And Then Everything Changed Podcast - ATEC - Episode 13: The Death Dialogues Project ft. Becky Aud-Jennison

Episode 13:
The Death Dialogues Project

As a young clinician tending to patients at the end of their lives Becky Aud-Jennison was frustrated by institutional death and the lack of sacredness around the dying process. Whereas many caregivers, like the culture at large, hadn’t yet seemed to have accepted Death as a part of living, she was driven to sit by people’s bedsides to help them have a more mindful experience and to spend time with them because that’s what they wanted.


When she cared for and then lost her own beloved brother to brain cancer three years ago and then her mother ten months after that, she acted as death doula, caring for each, celebrating their lives, and holding vigil afterward. Helping her loved ones experience death on their terms and the grief she’s experienced losing two of her soul connections inspired Becky to create The Death Dialogues Project. She is passionate about helping to illuminate the ways our culture can choose to treat each person’s end-of-life journey as sacred as their birth.

Becky Aud-Jennison, MA, LCPC ’s life changed with a phone call from her dear brother, Max, on January 2, 2016; he wanted to confidentially process some frustrating memory loss. That was the last lucid conversation with her life-line sibling. Little did she know when her mother moved in with her in October 2015, she would be walking her home just ten months after the death of her brother who died in January 2017– having now been at the bedside of each of her nuclear family as they died, since her father’s death in 1983.

Death has certainly informed Becky throughout her lengthy career in human services, starting as a nurses aide, then nurse, then clinical mental health professional and mind-body practitioner. Always a champion for doing institutionalized end of life more humanely— the recent deaths of her two family pillars brought her to her knees while also lighting a fire inside her.


Becky now thinks of herself as a therapist gone rogue, DeathTalker you might say, creating The Death Dialogues Project with an aim of getting conversations surrounding dying, death, grief and the aftermath out of the closet. Since its inception in 2018 the project has staged two critically acclaimed productions based on verbatim stories, provided a workshop surrounding Death planning and is in the second year of a well-received podcast. Becky has begun a writing project based on what Death and Life has taught her, through her own experiences and the stories of others.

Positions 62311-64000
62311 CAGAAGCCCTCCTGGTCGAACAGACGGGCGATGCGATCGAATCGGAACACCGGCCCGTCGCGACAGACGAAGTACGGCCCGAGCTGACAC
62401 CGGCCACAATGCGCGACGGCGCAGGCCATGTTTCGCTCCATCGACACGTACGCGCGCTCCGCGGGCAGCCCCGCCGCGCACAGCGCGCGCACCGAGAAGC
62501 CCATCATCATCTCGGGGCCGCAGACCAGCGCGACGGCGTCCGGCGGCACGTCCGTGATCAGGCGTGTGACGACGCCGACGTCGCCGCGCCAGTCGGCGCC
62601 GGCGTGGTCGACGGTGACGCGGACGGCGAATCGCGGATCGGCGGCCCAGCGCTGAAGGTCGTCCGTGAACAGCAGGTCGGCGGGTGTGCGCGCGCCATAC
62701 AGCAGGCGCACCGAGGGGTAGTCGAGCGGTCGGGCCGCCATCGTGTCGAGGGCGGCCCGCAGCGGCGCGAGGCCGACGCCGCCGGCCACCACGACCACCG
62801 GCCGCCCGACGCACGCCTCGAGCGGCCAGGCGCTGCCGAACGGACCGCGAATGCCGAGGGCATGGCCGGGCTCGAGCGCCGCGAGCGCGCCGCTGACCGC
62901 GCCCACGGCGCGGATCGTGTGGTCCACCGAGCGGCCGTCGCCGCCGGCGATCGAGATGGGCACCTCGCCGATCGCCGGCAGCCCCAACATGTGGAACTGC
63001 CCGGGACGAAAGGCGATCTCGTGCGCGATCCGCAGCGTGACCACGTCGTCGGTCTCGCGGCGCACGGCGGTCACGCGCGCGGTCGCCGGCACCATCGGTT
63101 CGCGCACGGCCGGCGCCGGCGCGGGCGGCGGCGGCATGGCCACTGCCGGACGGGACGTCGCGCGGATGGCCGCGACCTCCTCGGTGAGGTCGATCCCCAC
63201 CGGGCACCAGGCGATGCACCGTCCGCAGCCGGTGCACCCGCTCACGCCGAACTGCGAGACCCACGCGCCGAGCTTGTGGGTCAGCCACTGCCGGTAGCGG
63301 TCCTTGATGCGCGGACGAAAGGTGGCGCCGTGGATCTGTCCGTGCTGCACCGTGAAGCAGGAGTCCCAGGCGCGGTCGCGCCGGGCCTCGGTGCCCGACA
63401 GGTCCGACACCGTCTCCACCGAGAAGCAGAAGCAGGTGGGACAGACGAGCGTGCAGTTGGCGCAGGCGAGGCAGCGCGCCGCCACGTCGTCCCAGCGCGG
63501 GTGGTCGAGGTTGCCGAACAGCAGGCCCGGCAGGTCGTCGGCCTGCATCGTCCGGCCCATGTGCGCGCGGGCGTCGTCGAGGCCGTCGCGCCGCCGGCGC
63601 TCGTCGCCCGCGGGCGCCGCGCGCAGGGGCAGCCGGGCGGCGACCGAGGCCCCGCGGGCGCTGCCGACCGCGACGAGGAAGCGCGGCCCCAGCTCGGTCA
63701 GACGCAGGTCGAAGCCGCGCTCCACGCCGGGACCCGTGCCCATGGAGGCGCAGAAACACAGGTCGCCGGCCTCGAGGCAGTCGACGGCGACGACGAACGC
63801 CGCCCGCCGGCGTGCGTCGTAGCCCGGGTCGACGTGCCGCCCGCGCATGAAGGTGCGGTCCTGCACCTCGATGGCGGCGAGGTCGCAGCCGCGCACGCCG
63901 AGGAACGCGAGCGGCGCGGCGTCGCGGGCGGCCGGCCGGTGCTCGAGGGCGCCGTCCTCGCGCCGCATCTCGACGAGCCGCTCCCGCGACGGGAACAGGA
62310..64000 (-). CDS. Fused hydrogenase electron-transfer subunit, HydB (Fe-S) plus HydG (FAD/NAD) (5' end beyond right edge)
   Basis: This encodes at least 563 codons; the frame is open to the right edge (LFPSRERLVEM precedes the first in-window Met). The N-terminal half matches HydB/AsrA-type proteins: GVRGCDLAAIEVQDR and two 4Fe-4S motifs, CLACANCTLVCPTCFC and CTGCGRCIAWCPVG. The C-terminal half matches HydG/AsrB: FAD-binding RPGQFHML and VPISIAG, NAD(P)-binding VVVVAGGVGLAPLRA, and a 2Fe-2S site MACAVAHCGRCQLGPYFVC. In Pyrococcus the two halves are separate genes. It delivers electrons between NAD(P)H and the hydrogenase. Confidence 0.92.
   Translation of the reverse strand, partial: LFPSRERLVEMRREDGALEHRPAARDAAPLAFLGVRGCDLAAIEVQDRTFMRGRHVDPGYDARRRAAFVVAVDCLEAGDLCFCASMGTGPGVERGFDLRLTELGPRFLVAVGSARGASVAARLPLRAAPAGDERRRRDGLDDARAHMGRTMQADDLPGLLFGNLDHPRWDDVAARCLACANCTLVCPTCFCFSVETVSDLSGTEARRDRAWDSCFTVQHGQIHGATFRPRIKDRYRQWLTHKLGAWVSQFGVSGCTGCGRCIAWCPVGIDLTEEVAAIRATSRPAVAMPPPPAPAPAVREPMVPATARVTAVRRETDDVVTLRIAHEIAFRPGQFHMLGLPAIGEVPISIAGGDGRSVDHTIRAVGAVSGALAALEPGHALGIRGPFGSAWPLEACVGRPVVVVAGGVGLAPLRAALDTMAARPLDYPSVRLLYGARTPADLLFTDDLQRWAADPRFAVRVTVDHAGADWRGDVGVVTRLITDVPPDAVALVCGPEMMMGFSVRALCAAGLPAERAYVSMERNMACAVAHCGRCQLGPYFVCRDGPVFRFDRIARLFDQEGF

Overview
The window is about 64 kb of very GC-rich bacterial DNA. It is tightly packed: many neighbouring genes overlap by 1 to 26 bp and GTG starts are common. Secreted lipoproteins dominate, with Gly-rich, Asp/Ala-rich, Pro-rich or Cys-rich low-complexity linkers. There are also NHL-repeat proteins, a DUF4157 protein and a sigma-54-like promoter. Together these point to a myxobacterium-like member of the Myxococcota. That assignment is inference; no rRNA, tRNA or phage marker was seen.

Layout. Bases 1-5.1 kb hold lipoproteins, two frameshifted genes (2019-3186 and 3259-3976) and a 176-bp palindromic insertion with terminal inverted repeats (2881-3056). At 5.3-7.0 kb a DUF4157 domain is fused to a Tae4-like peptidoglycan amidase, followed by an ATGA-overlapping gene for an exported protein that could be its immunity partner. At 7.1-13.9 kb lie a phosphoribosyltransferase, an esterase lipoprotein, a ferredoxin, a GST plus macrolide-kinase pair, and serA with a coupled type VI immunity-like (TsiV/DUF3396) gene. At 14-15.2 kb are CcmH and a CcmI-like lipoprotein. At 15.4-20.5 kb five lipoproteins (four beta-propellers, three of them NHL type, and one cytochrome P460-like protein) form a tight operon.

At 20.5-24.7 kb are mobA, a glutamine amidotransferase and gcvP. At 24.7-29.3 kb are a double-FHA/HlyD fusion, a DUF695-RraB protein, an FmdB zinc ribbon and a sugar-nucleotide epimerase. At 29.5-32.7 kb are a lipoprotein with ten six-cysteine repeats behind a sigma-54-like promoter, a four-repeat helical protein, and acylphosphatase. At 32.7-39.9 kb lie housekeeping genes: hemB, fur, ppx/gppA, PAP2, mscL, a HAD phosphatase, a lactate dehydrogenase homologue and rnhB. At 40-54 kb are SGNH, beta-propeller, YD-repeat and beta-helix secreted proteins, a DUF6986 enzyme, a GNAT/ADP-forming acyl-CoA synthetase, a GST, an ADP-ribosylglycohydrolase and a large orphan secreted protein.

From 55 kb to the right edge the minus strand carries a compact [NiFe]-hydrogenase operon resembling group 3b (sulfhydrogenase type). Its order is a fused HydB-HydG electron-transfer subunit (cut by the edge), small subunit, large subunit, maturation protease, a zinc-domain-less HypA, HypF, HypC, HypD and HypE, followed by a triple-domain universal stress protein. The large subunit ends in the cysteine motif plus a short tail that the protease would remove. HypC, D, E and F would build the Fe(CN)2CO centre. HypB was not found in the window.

I’m a writer, a teacher, a native New Yorker, and I love hearing about people’s lives. When I think back to my elementary school days at PS 20 in Flushing, Queens whenever we began social studies or a history lesson I wasn’t that interested in learning about battles, topography, or politics. What I wanted to know was how people lived: What their families were like, how they adapted to their circumstances, what they ate, how they celebrated, how they felt.
Sociology became my major at Binghamton University and in my life so far I’ve been an actress, a salesperson, a Zoo Keeper’s Aid, a volunteer animal trainer, an ELL teacher, a mother, and a wife. I’m grateful for the experiences I’ve had, all of which led me to create this podcast which is one of the most rewarding projects I’ve undertaken. I couldn’t ask for a better job than having in-depth conversations with survivors, thought leaders, authors, social justice warriors, and people who believe that we are all connected and then getting to share their stories, insight, and vulnerability with listeners.
I’m so glad you’ve landed on this page. I hope you find stories here which resonate with you and that you’ll tune in every week. 
Share on facebook
Share on twitter
Share on linkedin
Share on pinterest
Share on reddit
Share on google
ATEC (Episode 10) (ATEC Pin 3)